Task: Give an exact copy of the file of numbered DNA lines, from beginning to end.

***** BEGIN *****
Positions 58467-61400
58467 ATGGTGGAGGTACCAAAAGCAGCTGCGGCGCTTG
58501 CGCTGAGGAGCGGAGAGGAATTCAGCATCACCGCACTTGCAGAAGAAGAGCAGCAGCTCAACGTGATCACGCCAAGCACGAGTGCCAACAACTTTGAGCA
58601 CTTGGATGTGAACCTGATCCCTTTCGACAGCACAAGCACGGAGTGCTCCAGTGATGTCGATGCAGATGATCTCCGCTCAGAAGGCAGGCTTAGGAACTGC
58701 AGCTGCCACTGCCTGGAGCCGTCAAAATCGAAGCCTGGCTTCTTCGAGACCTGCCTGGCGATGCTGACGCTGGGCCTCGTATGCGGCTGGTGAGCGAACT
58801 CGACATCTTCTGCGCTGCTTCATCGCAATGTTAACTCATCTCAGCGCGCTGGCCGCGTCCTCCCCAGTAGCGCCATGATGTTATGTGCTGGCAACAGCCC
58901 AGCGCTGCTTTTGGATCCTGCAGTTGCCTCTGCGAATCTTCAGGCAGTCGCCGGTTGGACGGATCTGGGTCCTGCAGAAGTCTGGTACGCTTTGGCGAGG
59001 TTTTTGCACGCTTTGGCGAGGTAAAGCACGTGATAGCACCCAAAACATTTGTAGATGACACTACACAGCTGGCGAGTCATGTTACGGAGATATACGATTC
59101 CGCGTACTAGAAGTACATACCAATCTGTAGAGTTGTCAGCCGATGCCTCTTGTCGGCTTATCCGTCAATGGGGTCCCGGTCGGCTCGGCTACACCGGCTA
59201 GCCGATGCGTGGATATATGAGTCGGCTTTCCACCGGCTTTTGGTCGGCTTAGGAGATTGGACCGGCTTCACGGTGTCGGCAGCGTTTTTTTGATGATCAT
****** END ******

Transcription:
Positions 58467-61400
58467 ATGGTGGAGGTACCAAAAGCAGCTGCGGCGCTTG
58501 CGCTGAGGAGCGGAGAGGAATTCAGCATCACCGCACTTGCAGAAGAAGAGCAGCAGCTCAACGTGATCACGCCAAGCACGAGTGCCAACAACTTTGAGCA
58601 CTTGGATGTGAACCTGATCCCTTTCGACAGCACAAGCACGGAGTGCTCCAGTGATGTCGATGCAGATGATCTCCGCTCAGAAGGCAGGCTTAGGAACTGC
58701 AGCTGCCACTGCCTGGAGCCGTCAAAATCGAAGCCTGGCTTCTTCGAGACCTGCCTGGCGATGCTGACGCTGGGCCTCGTATGCGGCTGGTGAGCGAACT
58801 CGACATCTTCTGCGCTGCTTCATCGCAATGTTAACTCATCTCAGCGCGCTGGCCGCGTCCTCCCCAGTAGCGCCATGATGTTATGTGCTGGCAACAGCCC
58901 AGCGCTGCTTTTGGATCCTGCAGTTGCCTCTGCGAATCTTCAGGCAGTCGCCGGTTGGACGGATCTGGGTCCTGCAGAAGTCTGGTACGCTTTGGCGAGG
59001 TTTTTGCACGCTTTGGCGAGGTAAAGCACGTGATAGCACCCAAAACATTTGTAGATGACACTACACAGCTGGCGAGTCATGTTACGGAGATATACGATTC
59101 CGCGTACTAGAAGTACATACCAATCTGTAGAGTTGTCAGCCGATGCCTCTTGTCGGCTTATCCGTCAATGGGGTCCCGGTCGGCTCGGCTACACCGGCTA
59201 GCCGATGCGTGGATATATGAGTCGGCTTTCCACCGGCTTTTGGTCGGCTTAGGAGATTGGACCGGCTTCACGGTGTCGGCAGCGTTTTTTTGATGATCAT